India is a developing country that is full of contrasts that become obvious through socioeconomic and cultural disparities. Currently, the country is in the state of transition because, on the one hand, the prevalence of poverty and number of people living in poverty, struggling to survive is horrific, and, on the other hand, the country currently experiences significant economic development and progress (Narain, 2016). Therefore, people face the following challenges that are directly associated with health care. Income disparity and inequality between the representatives of the different socioeconomic classes are correlated with the adverse health outcomes for those who have no money to pay for health care. Besides, the unprecedented demographic growth will soon result in the enormous increase of the Indian workforce, but that workforce is likely to be less efficient than the current one because of the diseases and undernutrition of mother during pregnancy are likely to bring the workforce down in its health status. Finally, there is a huge challenge with the infant mortality and maternal mortality, comprising up to 40 incidents per 1,000 live births (Narain, 2016), meaning that India lacks appropriate conditions, experts, and services to ensure an adequate level of patient safety.

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One of the biggest challenges for India is with abortions because a large percentile of them is provided outside the healthcare facility, suggesting that up to 32% of all abortions are completed in the health facilities (Singh et al., 2018). The risk factors and causes of the growing number of abortions, especially the growth of the illegal abortions, are associated with the prevalence of poverty, lack of housing and nutrition, and inability to support the child from the first minutes of birth. Besides, couples have no funds for contraception, meaning that women frequently get pregnant and have to risk their lives by undergoing an abortion at the informal-sector providers (Singh et al., 2018). The consequences of such health choices are the insufficient patient safety during and after the abortion procedure completed with the medical methods of abortion (MMA), incomplete or unsuccessful MMA abortion due to the lack of efficient and correct administration of medication for the abortion procedure. Finally, the consequences of abortion can be fatal for the woman, or it might also result in her inability to have children.

Based on the analysis of the data that came from the 6 out of the 29 states of India, the prevalence of the non-healthcare facility MMA abortions is within the range of 63-83% out of 100% of all abortions made by the Indian females (Singh et al., 2018). Besides, based on the statistical data from across India, the combination of misoprostol and mifepristone for MMA is used in 4 out of 5 abortions, making MMA equal 81% as a distribution method, whereas surgical abortions are for 14% only, and 5% of abortions are done in some other way (Guttmacher Institute, 2017). The prevalence of non-facility abortions is explained by the high out-of-pocket payments, the rates for which are within the 85.6% highest expenditures across the globe (Narain, 2016).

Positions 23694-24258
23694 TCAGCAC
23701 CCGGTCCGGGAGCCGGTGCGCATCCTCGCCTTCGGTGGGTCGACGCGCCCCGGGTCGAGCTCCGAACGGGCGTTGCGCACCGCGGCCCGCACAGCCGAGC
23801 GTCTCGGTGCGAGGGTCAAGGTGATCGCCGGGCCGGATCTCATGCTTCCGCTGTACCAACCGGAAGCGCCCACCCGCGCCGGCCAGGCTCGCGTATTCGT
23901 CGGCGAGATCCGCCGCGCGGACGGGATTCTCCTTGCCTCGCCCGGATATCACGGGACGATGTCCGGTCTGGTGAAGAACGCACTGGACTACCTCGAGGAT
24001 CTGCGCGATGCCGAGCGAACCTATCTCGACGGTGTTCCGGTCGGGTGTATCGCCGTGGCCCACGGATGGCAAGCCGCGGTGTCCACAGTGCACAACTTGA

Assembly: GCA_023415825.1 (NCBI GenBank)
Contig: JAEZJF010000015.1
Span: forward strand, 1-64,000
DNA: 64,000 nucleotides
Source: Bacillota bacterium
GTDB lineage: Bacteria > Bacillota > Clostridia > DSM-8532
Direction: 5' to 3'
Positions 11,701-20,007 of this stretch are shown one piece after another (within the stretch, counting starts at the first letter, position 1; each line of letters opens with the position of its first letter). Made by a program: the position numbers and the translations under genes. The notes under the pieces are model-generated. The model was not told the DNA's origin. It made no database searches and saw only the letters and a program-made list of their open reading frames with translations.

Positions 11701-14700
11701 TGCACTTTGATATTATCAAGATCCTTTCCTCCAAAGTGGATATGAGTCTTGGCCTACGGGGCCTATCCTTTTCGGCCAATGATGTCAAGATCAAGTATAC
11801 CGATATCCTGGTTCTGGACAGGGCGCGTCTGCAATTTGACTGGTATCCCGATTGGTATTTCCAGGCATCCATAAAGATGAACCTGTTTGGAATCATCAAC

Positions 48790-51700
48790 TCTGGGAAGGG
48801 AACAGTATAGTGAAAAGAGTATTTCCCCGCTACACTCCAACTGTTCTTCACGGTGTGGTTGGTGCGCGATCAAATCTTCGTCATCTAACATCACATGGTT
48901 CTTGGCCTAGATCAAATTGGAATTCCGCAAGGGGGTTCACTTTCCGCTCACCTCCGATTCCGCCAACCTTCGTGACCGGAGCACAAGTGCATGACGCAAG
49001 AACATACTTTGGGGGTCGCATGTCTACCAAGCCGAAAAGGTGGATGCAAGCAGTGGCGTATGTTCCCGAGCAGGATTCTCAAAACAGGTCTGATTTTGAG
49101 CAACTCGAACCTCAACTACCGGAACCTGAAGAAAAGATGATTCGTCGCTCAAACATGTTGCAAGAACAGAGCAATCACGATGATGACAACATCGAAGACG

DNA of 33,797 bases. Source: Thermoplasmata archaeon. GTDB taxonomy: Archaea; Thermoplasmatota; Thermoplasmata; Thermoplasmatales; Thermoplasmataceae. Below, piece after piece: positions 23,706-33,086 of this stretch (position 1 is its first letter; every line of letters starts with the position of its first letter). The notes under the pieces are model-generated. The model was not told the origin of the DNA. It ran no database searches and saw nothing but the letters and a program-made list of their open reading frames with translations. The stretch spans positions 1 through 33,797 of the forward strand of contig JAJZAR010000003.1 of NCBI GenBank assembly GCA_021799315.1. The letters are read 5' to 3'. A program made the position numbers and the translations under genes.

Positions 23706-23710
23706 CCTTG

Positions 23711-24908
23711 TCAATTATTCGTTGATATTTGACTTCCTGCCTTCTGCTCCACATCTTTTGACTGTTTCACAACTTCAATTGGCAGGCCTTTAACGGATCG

Pregnant women in India, especially those who represent the poor parts of Indian population unable to pay for their medical coverage and out-of-pocket expenses, have to get more adequate and accessible induced abortions with consideration of all correlated circumstances. Within the next 10 years, I expect to see the changes in legal regulations as for the judicial authorization for abortion for the rape victims, especially if they are under 18 years old (Center for Reproductive Rights, 2019), and enhanced accessibility of abortions in medical facilities due to the payment rates reduced by 30-50%. The identified changes in legal regulations should occur within 1 year, whereas the modification of price rates should occur in 2 years.

  • Center for Reproductive Rights. (2019, Apr. 18). It’s time to end judicial authorization for abortion in India. Retrieved from
  • Guttmacher Institute. (2017). National estimate of abortion in India released. Retrieved from
  • Narain, J. P. (2016). Public health challenges in India: Seizing the opportunities. Indian Journal of Community Medicine, 41(2), 85-88. doi: 10.4103/0970-0218.177507
  • Singh, S., Hussain, R., Shekhar, C., Acharya, R., Moore, A. M., Stillman, M., Frost, J. J., … Ball, H. (2018). Abortion and unintended pregnancy in six Indian states: findings and implications for policies and programs. Guttmacher Institute. Retrieved from